The trip to Paris and Normandy turned out to be more than we expected…in so many ways. I suffer from history overload and the urge to sip Calvados by the harbor in Honfleurs. Along the way, I kept a journal, but all I had time to record were the events themselves. My reaction to each day’s journeyings, such a complex set of emotion, rumination and evaluation, remain buried, ready for exhumation at a later date.
First, the weather. It was cool but sunny most days. Only on the final walking tour of Ile St. Louis and Ile de la Cite did I suffer from the chill…overcast, biting wind and the shops were all closed so I couldn’t even buy hot chocolate! 😦 Still, the images remain affixed to my memory bins…the Eiffel tower in the daytime and lit up at night, the flags at the landing beach in Normandy. The photos below offer a small sample of all we visited and the tremendous emotional lift we experienced as we traveled through the towns and the centuries.
Then, the land and its stories. D-Day is as palpable along the coast as it must have been that gloomy JUne day when the ships assembled off the coast and the young men prepared to storm the beaches, climb the cliffs. The cemetery, Museum and battle ruins on Omaha and Utah beaches gathered me in, whispering the names of the brave lads who knew the odds and charged forward anyway, willing to sacrifice their lives to restore peace and freedom to the people of France and the rest of Europe. Courage lives on there.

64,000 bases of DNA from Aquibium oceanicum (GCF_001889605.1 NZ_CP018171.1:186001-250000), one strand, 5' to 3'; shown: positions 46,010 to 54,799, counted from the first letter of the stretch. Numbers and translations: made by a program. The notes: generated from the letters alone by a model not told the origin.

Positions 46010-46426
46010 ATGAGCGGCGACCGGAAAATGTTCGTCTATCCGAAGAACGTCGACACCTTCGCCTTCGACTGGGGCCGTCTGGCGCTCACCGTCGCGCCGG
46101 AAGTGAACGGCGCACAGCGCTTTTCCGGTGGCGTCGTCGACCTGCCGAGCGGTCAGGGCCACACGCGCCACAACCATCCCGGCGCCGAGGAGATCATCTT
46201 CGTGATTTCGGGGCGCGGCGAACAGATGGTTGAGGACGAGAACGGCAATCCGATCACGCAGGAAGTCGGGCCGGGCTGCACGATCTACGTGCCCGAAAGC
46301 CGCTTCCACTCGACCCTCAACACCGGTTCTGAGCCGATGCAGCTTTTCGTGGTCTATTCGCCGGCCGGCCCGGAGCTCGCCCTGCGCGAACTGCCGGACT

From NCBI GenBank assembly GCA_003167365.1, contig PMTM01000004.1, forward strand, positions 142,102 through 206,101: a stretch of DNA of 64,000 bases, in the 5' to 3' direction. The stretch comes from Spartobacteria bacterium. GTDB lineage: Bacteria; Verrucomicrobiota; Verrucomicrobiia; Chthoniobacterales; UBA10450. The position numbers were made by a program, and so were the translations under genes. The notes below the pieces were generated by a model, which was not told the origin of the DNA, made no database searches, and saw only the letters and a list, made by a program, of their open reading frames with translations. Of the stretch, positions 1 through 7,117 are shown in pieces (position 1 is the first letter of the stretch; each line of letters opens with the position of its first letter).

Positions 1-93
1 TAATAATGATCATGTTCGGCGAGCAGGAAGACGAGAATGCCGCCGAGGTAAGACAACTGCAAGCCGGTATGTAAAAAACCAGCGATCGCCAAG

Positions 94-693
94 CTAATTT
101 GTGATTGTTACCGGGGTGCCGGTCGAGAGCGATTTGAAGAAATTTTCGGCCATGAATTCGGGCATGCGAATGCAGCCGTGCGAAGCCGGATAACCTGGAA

My favorite ruin was Chateau Gaillard, Richard the Lion-Hearted’s fortress three hundred feet above the River Seine. The wind crowed that day, too, challenging us to stand against its push as we listened to the stories of the building, of the princesses held captive and one strangled within the keep, and of the eventual surrender of the once-proud citadel. History mows down even the bravest and strongest…
The fellow travelers – Diane and Ann from Australia; Steph and Jon from Lincolnshire, England; Richard and Dorothy from California — each with a story of his or her own to share, of other travels, of life in their peculiar portion of the world. I promised to wrap them into a story of their own, so I’d best get busy writing.
So, recording each day’s travel log, I allowed stories to incubate, acknowledged the tendrils of plot snaking out to entwine around my psyche. Somewhere, a heroine lifts a sword, a soldier dons his battle gear, a child sneaks aboard a ship and ventures far from home. The traveler gathers memories, the writer weaves them into a tapestry, not as intricate as the one in Bayeux, but worthy fo the telling, nevertheless.